And India certainly shares many of the same characteristics that make it a viable group buying and social commerce market. The number of internet users in the country is expected to grow to over 900 million people by 2025.

The majority of those users will come from rural areas (i.e., tier II to IV cities and small towns). Traditionally, those users have had a tougher time ordering from platforms such as Flipkart due to the logistical challenges involved.

Another factor is that rural Indian citizens tend to have a much greater sense of community. Their shopping decisions are thus influenced by family and friends.

Kikla and Verdhan took advantage of this notion by working together with community leaders who take care of product assortment since they know their municipality best.

In an interview with TechCircle, co-founder Kikla doubled down on why they decided to go with the community leader model. “Peer to peer referral brings in the strongest layer of trust when it comes to making a positive decision,” he said.

citymall launch
Wayback Machine

They officially incorporated CityMall back in July 2019, which they launched months later in October. Around the same time, the founders managed to raise a first seed funding round of $300,000 from a variety of angel investors.

A further $300,000 in debt was raised in early December. By the summer of 2020, amplified by nationwide Covid lockdowns, CityMall had already grown to over 250 employees.

Elevation Capital (previously SAIF Partners) alongside other investors poured another $3 million into the business back in November 2020. Throughout 2020, CityMall was able to grow its revenue by 12x.

And the founders continued to raise money on the backbone of that growth story. World-renowned investor Accel and existing backers poured $11 million into CityMall during its Series A round in March 2021.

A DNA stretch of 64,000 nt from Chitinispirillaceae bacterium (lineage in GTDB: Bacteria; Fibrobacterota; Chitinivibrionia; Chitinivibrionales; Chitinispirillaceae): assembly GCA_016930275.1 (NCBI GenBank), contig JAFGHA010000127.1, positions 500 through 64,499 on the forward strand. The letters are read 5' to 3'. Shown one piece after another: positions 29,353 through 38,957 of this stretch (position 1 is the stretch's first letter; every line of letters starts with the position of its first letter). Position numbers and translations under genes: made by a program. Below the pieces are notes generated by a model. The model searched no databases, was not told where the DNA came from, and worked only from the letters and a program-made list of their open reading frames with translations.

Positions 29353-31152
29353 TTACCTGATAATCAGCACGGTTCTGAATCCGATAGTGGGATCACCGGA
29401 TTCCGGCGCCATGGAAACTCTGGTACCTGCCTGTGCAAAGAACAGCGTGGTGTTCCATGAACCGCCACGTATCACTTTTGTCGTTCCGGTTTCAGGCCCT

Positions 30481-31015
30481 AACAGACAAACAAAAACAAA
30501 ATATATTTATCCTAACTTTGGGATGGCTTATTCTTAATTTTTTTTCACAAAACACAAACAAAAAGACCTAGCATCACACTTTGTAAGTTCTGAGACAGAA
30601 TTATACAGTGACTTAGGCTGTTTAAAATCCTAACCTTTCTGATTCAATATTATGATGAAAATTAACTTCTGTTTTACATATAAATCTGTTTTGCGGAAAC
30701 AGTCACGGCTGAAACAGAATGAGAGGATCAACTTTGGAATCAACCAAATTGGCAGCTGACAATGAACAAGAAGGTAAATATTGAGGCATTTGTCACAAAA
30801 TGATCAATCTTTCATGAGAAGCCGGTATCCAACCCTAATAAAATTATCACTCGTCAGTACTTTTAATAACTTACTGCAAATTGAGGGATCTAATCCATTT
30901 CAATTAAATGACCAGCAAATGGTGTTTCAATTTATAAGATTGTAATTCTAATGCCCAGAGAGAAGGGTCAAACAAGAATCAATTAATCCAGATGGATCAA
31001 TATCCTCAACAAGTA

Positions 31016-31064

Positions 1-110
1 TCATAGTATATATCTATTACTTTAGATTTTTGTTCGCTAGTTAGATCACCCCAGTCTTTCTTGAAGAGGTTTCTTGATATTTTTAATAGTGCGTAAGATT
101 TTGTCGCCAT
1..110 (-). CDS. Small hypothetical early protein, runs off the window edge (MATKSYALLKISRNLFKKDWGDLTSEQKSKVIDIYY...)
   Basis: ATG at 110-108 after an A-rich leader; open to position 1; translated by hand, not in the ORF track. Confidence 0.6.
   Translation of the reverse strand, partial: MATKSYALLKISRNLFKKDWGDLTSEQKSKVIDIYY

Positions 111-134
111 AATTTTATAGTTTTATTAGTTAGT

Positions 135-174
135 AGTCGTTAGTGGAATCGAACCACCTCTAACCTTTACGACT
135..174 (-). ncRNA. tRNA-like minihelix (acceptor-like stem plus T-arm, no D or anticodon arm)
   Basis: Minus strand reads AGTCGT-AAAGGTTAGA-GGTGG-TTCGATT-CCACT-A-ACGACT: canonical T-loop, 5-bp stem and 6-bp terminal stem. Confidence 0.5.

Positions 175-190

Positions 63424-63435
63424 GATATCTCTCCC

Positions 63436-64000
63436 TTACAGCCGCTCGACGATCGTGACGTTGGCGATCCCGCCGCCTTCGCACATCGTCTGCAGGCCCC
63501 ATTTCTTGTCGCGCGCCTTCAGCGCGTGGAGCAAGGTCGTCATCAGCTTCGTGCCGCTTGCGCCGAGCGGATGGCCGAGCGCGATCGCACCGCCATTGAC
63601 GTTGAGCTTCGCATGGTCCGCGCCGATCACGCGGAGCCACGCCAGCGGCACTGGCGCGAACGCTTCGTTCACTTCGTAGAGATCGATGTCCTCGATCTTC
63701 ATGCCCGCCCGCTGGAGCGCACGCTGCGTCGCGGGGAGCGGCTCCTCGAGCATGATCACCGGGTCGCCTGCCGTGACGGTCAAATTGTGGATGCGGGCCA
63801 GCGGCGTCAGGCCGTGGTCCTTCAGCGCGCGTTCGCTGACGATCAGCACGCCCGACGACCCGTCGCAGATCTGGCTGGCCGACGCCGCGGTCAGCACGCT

They used the funding to not only expand the number of cities but also categories. Previously, CityMall featured everyday items such as spices. However, the founders realized that the platform could be utilized to sell all kinds of products including T-shirts, cookers, electrical appliances, and so forth.

A mere three months later, in June, CityMall raised $22.5 million as part of its Series B led by the same investors. 20,000 resellers were onboarded onto CityMall at that point. In the meantime, those community leaders were serving over 200,000 customers.

The extensive fundraising was somewhat necessary to keep up with the competition. DealShare, for example, had just announced a $144 million fundraise themselves. Established commerce players such as Swiggy were also rumored to launch group buying platforms of their own.

However, not everything was always going according to plan for CityMall. Throughout 2021, the firm tried to enter the grocery space but ultimately fell short due to supply chain issues.

Luckily, money tends to be able to sort those things out. In March 2022, the founders raised another $75 million in funding (Series C). CityMall was valued at $350 million during that round.

The funding, furthermore, would enable CityMall to expand from 25 cities to over 60 locations by the end of 2023. Unfortunately, those plans came to a screeching halt just months later.